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Breast cancer survivor stories: ‘Typical male ... I ignored it’

Editor’s note: October is National Breast Cancer Awareness Month, and the Chicago Sun-Times invited breast cancer survivors to share their stories. We’ll share these first-person accounts throughout the month.

I guess I’m not technically a survivor yet. I was diagnosed with breast cancer on Aug. 1. I’ve recently had my surgery (I call it my mansectomy). I am the one guy in 1,500 who gets breast cancer every year.

My story involves letting other men know that the possibility is there that men can get breast cancer too. I began noticing a lump in my chest a few years ago; my wife says it’s been longer than that. Typical male, I didn’t think anything about it and wasn’t in any pain, so why go to see a doctor? The lump seemed to change shapes and some days it would hurt and other days it wouldn’t. I ignored it.

This is where I am very lucky. I don’t know what finally made me go see my wife’s doctor. Just had a feeling. So thankful that I did. Went on July 28 and the doctor sent me to a surgeon Aug. 1. Yes ladies, I do now know what a mammogram feels like … lol. Then they took biopsies, and two days later the surgeon calls me into his office to let me know that I have breast cancer.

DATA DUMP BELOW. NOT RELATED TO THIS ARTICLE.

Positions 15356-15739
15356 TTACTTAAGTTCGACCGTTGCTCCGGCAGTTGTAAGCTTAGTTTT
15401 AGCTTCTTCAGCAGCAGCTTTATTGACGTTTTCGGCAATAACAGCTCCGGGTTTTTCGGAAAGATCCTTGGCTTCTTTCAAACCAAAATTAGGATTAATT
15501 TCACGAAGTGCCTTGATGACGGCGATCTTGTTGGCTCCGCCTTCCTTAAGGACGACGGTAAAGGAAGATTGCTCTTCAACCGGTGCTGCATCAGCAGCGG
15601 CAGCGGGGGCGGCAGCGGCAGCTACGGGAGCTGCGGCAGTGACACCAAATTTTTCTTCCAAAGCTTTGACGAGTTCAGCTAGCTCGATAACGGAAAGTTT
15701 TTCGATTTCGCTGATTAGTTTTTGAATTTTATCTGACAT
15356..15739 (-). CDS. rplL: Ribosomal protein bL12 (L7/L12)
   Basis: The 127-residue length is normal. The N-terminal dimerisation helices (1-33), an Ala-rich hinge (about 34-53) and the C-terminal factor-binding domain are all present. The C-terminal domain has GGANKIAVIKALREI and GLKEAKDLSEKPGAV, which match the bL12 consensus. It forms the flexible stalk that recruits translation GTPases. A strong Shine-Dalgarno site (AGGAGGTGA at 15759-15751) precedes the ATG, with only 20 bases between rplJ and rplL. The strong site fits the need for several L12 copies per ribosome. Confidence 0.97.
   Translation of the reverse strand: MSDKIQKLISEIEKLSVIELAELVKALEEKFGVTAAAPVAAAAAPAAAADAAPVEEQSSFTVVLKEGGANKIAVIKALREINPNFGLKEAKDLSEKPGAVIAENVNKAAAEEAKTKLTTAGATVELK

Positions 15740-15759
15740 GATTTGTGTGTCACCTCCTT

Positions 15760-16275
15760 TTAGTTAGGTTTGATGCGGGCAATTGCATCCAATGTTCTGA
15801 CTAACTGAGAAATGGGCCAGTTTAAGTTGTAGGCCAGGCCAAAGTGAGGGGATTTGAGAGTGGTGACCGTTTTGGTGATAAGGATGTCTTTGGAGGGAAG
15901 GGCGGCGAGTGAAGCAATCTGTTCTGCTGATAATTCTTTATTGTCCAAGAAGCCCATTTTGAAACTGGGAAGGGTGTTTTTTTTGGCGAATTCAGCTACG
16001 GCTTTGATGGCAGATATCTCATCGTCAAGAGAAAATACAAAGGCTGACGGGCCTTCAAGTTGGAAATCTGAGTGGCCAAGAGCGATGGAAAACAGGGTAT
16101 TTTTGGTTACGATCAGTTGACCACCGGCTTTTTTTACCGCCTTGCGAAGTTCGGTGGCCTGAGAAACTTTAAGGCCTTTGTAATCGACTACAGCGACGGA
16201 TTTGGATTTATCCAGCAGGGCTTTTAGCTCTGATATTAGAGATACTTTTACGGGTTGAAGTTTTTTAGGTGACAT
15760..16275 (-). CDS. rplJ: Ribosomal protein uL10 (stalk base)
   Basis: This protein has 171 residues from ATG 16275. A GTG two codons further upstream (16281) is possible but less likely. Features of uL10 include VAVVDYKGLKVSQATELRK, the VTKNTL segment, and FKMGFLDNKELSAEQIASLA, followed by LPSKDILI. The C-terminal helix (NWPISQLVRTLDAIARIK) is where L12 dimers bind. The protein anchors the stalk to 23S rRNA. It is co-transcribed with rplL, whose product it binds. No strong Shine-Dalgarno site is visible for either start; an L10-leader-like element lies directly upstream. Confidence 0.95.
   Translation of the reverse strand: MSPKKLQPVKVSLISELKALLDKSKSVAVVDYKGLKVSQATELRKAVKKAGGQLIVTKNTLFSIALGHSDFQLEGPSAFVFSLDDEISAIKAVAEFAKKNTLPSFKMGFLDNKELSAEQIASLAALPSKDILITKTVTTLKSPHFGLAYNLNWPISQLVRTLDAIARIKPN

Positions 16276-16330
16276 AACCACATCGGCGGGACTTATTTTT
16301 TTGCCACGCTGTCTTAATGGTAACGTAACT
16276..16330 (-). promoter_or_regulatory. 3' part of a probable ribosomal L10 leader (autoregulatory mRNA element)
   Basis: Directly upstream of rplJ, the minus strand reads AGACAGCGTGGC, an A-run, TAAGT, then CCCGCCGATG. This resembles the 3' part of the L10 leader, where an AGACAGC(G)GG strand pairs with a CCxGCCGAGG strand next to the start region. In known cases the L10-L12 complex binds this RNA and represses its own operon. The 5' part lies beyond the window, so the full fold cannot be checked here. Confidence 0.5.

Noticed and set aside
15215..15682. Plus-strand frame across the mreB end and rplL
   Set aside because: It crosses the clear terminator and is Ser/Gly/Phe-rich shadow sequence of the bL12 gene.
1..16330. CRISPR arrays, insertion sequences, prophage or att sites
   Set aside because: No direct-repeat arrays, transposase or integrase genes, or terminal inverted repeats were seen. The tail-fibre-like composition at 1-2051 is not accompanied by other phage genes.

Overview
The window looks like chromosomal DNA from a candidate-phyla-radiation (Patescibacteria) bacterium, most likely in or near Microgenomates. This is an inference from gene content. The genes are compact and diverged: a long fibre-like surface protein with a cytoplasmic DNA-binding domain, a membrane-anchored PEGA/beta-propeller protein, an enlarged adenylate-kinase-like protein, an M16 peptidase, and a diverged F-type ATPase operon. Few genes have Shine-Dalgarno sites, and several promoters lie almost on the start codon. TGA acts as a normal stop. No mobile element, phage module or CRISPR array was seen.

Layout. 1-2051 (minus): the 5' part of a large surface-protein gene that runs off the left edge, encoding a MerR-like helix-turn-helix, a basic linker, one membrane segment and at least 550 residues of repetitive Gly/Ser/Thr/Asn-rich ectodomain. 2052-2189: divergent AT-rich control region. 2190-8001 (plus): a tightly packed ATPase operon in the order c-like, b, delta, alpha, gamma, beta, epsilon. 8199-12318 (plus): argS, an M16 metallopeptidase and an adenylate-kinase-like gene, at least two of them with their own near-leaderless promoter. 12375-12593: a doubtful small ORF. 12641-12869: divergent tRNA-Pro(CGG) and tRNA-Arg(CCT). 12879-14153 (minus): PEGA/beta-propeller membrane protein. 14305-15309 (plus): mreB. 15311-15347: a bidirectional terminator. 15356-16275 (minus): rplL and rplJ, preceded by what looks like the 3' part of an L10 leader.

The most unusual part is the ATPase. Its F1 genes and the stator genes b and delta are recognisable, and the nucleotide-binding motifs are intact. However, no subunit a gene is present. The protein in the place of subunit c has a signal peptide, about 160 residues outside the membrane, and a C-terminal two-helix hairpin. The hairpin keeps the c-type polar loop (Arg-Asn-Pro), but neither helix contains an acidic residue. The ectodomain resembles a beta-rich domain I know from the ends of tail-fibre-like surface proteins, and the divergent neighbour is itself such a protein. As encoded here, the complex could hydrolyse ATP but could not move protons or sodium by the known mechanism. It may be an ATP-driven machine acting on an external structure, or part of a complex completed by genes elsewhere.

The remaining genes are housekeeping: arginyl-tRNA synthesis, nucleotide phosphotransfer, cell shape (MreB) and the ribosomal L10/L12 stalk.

After endless exams and prods and probes, my bladder and prostate were cleared, and the surgery to remove my left breast was performed. It was discovered that the cancer had just started to spread to my lymph nodes. It had just reached the first two central lymph nodes, so I had them removed as well. I began my chemotherapy last week and over the next three months I will continue to receive treatments. Doctors still are not sure why it had not spread over such a long period, but like I said, I’m one of the lucky ones.

Thanks to all my doctors and nurses at Lutheran General. I will survive.

Men, get checked!

Tim Nicol, River Grove